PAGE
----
Proposition 36 (California)
Proposition 36 is a less formal name given to the Substance Abuse and Crime Prevention Act that became law in California on July 1, 2001. Under its provisions, first and second-time offenders who were found guilty of drug-related offenses could be ordered into a treatment program instead of being sentenced to serve time in a correctional institution.
Funding for Proposition 36
When Proposition 36 was passed, $120 million in funding was set aside for treatment annually for five years. Each year, approximately 36,000 California residents received help for drug addiction issues under this law.
Who Qualifies under Proposition 36
Under this law, people convicted of drug possession or being under the influence of a drug qualify for treatment instead of incarceration. Other classes of offenders who qualify are people on probation who violate its terms due to a drug-related offense and offenders on parole who commit a non-violent, drug-related parole violation.
Exclusions Under Proposition 36
A prior conviction for a violent felony excludes a person from being considered for sentencing under Proposition 36. Offenders may refuse treatment if they wish. In that case, they would be facing sentencing under existing criminal law.
Court Supervised Treatment
When a person is convicted of possession or being under the influence, the judge would sentence the offender to probation as well as a treatment program lasting up to 12 months. Part of the sentence includes the judge ordering conditions for the probation.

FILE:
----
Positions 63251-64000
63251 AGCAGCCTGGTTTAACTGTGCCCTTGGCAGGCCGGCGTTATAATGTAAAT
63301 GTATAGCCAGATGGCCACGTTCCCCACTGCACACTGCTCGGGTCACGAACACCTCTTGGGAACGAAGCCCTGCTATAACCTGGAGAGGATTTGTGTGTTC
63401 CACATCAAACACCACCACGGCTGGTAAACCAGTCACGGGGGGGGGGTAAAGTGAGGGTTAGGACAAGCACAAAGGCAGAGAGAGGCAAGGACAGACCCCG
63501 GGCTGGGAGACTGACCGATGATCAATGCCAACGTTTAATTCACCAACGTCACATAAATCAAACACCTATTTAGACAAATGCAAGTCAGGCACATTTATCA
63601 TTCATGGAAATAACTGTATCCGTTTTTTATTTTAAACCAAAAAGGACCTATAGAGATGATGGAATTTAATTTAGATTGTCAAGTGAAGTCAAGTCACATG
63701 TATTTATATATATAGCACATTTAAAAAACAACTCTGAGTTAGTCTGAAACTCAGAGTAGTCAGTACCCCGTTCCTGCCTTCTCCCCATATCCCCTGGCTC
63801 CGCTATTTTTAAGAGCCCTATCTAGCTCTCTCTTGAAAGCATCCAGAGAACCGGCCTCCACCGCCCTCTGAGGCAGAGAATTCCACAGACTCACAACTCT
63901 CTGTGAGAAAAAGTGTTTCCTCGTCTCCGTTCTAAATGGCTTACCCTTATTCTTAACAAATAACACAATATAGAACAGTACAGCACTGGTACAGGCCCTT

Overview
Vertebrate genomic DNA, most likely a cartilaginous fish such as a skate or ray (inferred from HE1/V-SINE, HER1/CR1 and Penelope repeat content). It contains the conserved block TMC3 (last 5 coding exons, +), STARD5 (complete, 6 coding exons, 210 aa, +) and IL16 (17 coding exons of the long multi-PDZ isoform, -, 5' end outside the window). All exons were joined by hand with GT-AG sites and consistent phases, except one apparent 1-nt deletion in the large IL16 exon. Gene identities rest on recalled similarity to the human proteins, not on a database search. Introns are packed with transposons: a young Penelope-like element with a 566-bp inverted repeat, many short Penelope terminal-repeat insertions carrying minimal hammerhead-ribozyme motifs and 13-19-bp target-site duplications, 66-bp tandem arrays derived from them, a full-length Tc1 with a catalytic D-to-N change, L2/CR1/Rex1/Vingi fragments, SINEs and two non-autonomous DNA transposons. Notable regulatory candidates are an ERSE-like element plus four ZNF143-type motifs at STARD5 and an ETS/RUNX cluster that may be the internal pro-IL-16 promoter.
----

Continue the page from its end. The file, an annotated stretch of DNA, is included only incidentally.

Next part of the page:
Conditions of Probation
Examples of conditions that may be attached to an offender’s probation include checking in with a probation officer regularly or appearing before the court at set intervals. The individual may also be ordered to contribute toward the cost of treatment or have restrictions imposed on where he or she can live. The judge may also impose conditions on who the offender can associate with and/or his or her lifestyle.
Proposition 36 treats non-drug-related probation violations differently than drug-related ones. If the probation violation falls into the non-drug related category, such as failing to check in with the probation officer as ordered, the offender may be sentenced to 12-36 months in jail.
The court has discretion when dealing with drug-related probation violations. One option is to order the offender into a more restrictive treatment program. If the offender is deemed to be a danger to others, the judge can also order the probation revoked immediately and the offender will be incarcerated instead.
The court may make changes to the terms of an offender’s probation the first couple of times that a drug-related probation violation occurs. A third violation of this type may lead to a determination that the offender is “unamenable to treatment” and his or her probation will be revoked. The court may impose a sentence of 12-36 months instead of allowing the offender to continue to seek treatment.